As the PMBA program is coming to a close, I have been doing a lot of self-reflection on what I want to do and where I want to go post-business school. Commuting from Colorado Springs, doing a job I don’t enjoy at a company I don’t see myself staying at, as well as fulfilling all of the commitments of business school had begun to take its toll on me. I pondered whether to take another job in oil and gas and engineering at a different company because it would have better opportunities then my current one, but concluded that was only a temporary fix, because that’s not where my passion truly lies. I started networking in the medical industry because that’s where my heart has always been. I once wanted to go to medical school, but pivoted in college to do Biochemical Engineering with the intention of working on medical devices. I’m drawn to that industry because I find the human body and medical devices truly fascinating, and you can make such a meaningful impact on so many lives by improving diagnostics and healthcare. I talked to several people with similar backgrounds to mine in engineering and science, but who have moved to roles more focused on business development and sales. I was asked if I would be willing to work in China because a particular company I am interest in is doing a massive expansion there, and is hiring 20+ technical sales people on the ground. My immediate response would have been no. I’ve never really had the desire to live overseas or even visit Asia, but I decided to take some time to think about it, and come to a decision post-trip.
Before taking Global Business, I had not given much thought to what doing business globally really meant. In other courses at Daniels, we’ve discussed in small parts what needs to be taken into consideration doing business in general and also operating internationally: shareholders, employees, community, environment. As a class, we discussed this from a business perspective, but this trip challenged me to reflect on global business from a personal standpoint, specifically in emerging markets such as Cape Town. I never realized the local implications of doing business in an emerging market or why one would choose to do business in a developing market when there’s so much risk involved.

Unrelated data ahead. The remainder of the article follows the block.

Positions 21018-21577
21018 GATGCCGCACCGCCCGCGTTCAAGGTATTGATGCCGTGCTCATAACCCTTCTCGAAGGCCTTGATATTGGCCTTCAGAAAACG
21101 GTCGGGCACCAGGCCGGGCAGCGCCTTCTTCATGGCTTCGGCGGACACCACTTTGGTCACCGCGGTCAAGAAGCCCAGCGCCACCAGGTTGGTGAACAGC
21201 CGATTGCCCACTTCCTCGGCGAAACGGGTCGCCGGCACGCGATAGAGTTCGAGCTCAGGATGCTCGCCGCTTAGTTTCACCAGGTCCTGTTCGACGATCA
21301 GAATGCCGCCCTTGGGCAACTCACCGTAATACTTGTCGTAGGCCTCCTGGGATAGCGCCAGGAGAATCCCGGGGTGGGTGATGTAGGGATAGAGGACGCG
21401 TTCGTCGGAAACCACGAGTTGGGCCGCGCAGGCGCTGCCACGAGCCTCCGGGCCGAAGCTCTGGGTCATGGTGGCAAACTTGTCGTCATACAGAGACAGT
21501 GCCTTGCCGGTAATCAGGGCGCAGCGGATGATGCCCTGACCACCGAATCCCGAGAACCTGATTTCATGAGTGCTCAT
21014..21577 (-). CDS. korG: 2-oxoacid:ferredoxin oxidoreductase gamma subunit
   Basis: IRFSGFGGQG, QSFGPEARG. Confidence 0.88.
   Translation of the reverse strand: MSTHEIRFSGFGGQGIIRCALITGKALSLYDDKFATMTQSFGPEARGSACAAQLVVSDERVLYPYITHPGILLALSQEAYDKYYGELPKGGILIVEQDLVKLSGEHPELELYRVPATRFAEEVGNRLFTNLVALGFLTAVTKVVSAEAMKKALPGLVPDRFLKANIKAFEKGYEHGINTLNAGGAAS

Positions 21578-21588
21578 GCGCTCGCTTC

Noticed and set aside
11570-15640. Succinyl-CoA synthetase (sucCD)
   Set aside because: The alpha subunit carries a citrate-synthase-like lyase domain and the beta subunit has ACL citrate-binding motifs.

At both companies I’ve worked at since college, the focus has always been the bottom line. I’ve been to countless meetings discussing strategy to expand business operations or increase margins, but never once did we discuss community impact or local implications. As Suzanne Ackerman at Pick N Pay said, “Doing good is good business.” That phrase really stuck with me throughout the week. You could feel how passionate she was and how firmly she believed that doing to right thing is the most important thing you can do. She doesn’t just believe it. She proves that it makes business sense, time and time again. Pick N’ Pay is known throughout South Africa for challenging the status quo and doing the right thing even though it hasn’t always been the easiest path. I truly admire that way of thinking. I feel like this mindset is most prevalent at non-profits in the United States, but was apparent in almost all of our meetings in South Africa in one form or another. Many of these South African businesses were not only focused on profits and sustainability, but on how their business helped South Africa, and their local communities. It was really refreshing to hear how widespread that mindset was across all businesses.